The Australian National Audit Office (ANAO) has put a $30 million price tag on the first failed National Broadband Network (NBN) tender process, blaming the Department of Broadband, Communications and the Digital Economy, Minister Stephen Conroy and the global financial crisis.
According to the ANAO Audit Report No. 20, which was tabled in Parliament on Wednesday, Minister Stephen Conroy pressed ahead with the expensive Request for Proposal (RFP) process for the NBN despite knowing the risks and likelihood of failure.
Following an unsuccessful tender process, the Government announced it would form a new public company, the NBNco, in April last year to build and oversee rollout of the $43 billion next-generation network.
“The department could have better analysed some key risks that had an adverse impact on a successful outcome,” the ANAO report stated. “The Government received clear advice on the full range of risks likely to arise … and the consequences of those risks for the process.
“The Government made a decision to proceed on a course consistent with [the RFP] in the full knowledge of the likely risks and consequences.”
But Minister Conroy defended the process, claiming it wasn’t a waste of money and was instead a method of testing what the market could deliver.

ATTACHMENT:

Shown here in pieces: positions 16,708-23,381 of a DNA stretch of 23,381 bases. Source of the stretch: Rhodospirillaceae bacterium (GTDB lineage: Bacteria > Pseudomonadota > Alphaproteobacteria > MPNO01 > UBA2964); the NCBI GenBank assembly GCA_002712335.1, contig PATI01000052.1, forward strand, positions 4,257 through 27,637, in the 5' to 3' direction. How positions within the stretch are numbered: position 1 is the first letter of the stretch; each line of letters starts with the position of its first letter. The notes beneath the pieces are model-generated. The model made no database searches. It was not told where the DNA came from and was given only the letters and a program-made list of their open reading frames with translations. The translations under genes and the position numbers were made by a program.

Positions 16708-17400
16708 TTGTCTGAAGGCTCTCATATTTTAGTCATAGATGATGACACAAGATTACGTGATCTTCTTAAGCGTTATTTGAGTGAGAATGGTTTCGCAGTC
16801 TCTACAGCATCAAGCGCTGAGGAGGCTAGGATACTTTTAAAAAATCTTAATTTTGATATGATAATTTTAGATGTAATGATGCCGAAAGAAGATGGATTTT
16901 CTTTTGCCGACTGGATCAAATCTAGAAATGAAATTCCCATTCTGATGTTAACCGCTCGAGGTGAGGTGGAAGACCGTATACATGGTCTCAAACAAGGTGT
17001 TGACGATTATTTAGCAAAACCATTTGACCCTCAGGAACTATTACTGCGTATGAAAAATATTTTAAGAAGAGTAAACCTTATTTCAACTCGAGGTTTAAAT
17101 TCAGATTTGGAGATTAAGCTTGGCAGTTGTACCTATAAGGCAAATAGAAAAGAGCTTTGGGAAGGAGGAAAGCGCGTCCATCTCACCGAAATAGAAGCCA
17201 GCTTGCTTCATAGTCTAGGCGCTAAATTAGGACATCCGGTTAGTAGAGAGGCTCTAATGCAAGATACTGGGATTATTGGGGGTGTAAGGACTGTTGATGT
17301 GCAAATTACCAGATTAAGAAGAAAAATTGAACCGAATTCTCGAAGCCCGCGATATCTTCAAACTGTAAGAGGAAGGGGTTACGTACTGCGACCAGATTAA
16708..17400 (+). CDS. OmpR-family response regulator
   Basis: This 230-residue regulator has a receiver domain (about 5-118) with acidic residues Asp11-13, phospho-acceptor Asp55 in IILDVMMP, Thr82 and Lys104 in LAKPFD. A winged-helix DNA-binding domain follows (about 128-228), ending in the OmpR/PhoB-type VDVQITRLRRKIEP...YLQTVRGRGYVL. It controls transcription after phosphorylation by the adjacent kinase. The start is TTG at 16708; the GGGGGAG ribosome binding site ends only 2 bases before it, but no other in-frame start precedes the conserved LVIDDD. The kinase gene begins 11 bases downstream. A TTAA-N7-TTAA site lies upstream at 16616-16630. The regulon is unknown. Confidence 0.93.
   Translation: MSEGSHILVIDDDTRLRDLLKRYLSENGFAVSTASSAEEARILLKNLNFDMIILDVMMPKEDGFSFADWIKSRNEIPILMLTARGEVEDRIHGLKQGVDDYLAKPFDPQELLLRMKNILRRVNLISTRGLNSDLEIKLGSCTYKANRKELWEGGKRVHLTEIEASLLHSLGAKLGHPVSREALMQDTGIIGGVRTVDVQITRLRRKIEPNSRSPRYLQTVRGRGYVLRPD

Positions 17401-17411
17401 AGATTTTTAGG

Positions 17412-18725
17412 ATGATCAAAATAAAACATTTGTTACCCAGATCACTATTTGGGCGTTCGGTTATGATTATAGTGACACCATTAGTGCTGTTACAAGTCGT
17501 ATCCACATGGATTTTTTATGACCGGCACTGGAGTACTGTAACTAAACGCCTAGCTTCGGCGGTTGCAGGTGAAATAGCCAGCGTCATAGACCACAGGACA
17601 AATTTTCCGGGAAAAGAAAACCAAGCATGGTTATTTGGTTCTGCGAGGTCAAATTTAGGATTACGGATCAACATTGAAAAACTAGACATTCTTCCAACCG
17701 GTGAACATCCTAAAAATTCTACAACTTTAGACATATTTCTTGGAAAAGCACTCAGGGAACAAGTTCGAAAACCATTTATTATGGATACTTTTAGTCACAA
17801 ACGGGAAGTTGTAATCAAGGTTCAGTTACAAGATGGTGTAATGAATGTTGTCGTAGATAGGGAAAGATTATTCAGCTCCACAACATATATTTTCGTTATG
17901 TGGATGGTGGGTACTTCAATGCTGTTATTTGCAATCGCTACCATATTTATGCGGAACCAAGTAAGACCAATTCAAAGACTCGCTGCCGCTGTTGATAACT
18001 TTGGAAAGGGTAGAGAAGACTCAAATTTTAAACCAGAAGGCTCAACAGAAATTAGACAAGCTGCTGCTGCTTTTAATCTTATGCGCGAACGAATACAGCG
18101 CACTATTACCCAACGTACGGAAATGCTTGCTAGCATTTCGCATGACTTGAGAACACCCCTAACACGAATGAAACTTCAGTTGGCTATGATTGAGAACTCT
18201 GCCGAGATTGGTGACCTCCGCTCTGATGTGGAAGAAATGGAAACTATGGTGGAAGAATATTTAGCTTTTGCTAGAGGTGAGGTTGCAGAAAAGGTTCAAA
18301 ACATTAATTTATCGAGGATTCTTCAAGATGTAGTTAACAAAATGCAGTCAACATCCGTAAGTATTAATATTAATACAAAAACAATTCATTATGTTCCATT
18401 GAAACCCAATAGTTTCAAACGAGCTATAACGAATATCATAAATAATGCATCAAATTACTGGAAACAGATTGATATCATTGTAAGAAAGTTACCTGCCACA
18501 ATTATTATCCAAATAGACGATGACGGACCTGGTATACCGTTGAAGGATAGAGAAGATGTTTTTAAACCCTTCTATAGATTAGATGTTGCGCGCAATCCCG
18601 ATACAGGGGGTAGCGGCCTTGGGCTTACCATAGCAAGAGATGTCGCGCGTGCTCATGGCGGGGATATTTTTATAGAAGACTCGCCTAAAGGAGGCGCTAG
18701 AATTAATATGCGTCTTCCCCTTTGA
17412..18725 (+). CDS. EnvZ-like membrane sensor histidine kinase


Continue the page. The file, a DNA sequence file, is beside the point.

“It provided a pathway to fast-track Australia into a world-class fibre to the premises digital future that will benefit all Australians,” he said in a statement.
The audit is likely to lend credence to groups calling for a cost-benefit analysis and business plan, but both the report and the minister were quick to place at least some of the blame on the Global Financial Crisis.
“Let’s be very clear. When we commenced the tendering process, the economy was booming and Telstra said they were participating,” Minister Conroy told ABC radio. The audit also found the financial crisis greatly affected tenderers and their ability to find funding for any NBN win.
“The magnitude of the global financial crisis was largely unanticipated globally and heightened towards the latter stage of the process,” the ANAO said.
Shadow Minister for Broadband, Communications and the Digital Economy, Tony Smith, rejected Minister Conroy’s defence and laid blame with the Government for ignoring warnings that the process was failing.
“The report should ring alarm bells for Australians about the failure of Rudd Labor to assess risk and ensure value for money,” Smith said. “The only certainty with Rudd Government policy implementation is recklessness, incompetence and a failure to deliver.”